As rational creatures, we human beings routinely engage in reasoning and are frequently in the business of rationalizing (giving reasons for) our beliefs and actions. However, reasoning and rationalization is not an error-free process: it is an everyday fact that our reasoning is prone to committing some well-known fallacies and the rationalizations we provide for our beliefs and actions may actually be far from providing good reasons.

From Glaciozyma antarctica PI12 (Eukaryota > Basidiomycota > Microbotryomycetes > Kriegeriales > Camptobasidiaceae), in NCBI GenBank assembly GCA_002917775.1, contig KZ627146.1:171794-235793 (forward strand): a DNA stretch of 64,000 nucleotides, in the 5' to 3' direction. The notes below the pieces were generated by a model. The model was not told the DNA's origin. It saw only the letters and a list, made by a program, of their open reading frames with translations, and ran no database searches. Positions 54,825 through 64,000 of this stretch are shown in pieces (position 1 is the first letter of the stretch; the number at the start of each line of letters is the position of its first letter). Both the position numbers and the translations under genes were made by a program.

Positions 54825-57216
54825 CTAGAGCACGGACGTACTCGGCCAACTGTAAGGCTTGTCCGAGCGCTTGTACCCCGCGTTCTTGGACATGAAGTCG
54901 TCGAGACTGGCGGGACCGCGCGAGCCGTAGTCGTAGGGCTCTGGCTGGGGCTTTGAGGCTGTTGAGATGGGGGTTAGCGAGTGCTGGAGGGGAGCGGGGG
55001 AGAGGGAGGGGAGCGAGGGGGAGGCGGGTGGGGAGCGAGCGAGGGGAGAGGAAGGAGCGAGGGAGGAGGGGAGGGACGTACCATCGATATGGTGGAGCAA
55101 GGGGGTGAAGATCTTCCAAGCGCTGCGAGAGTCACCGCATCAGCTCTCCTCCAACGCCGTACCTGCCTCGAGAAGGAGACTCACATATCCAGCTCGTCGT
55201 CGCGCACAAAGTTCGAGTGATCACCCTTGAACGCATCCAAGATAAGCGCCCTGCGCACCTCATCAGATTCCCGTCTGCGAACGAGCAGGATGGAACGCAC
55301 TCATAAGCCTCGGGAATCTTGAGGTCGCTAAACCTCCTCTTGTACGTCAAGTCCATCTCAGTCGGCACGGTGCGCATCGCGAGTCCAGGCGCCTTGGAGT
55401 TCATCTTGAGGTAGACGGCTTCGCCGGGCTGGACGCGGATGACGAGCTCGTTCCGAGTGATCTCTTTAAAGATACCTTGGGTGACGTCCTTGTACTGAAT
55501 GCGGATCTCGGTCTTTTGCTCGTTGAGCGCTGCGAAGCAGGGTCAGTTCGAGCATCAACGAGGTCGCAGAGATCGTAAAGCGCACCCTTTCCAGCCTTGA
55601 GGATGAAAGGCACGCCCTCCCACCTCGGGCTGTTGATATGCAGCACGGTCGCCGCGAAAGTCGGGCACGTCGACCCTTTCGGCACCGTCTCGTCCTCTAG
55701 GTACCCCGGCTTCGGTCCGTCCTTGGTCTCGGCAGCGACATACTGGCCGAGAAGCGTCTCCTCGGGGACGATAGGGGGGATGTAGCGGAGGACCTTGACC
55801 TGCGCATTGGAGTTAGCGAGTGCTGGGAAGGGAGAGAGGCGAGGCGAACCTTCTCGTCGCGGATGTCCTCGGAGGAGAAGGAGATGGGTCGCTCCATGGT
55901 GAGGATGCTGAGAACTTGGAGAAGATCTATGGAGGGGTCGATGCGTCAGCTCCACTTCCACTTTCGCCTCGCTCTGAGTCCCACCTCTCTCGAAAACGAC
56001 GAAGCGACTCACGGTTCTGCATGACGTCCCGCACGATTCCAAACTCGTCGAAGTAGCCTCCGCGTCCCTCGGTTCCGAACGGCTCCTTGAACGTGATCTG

There are two central questions that we will attempt to address and discuss in this course: (1) What is it that makes a set of sentences an argument? (2) How are we to distinguish a good argument from a fallacy or a bad case of reasoning? The course will discuss a rich set of examples of arguments and fallacies and introduce some of the basic distinctions between different types of arguments. The course aims to endow students with some topic-neutral critical abilities, abilities that can be used in any specific rational inquiry.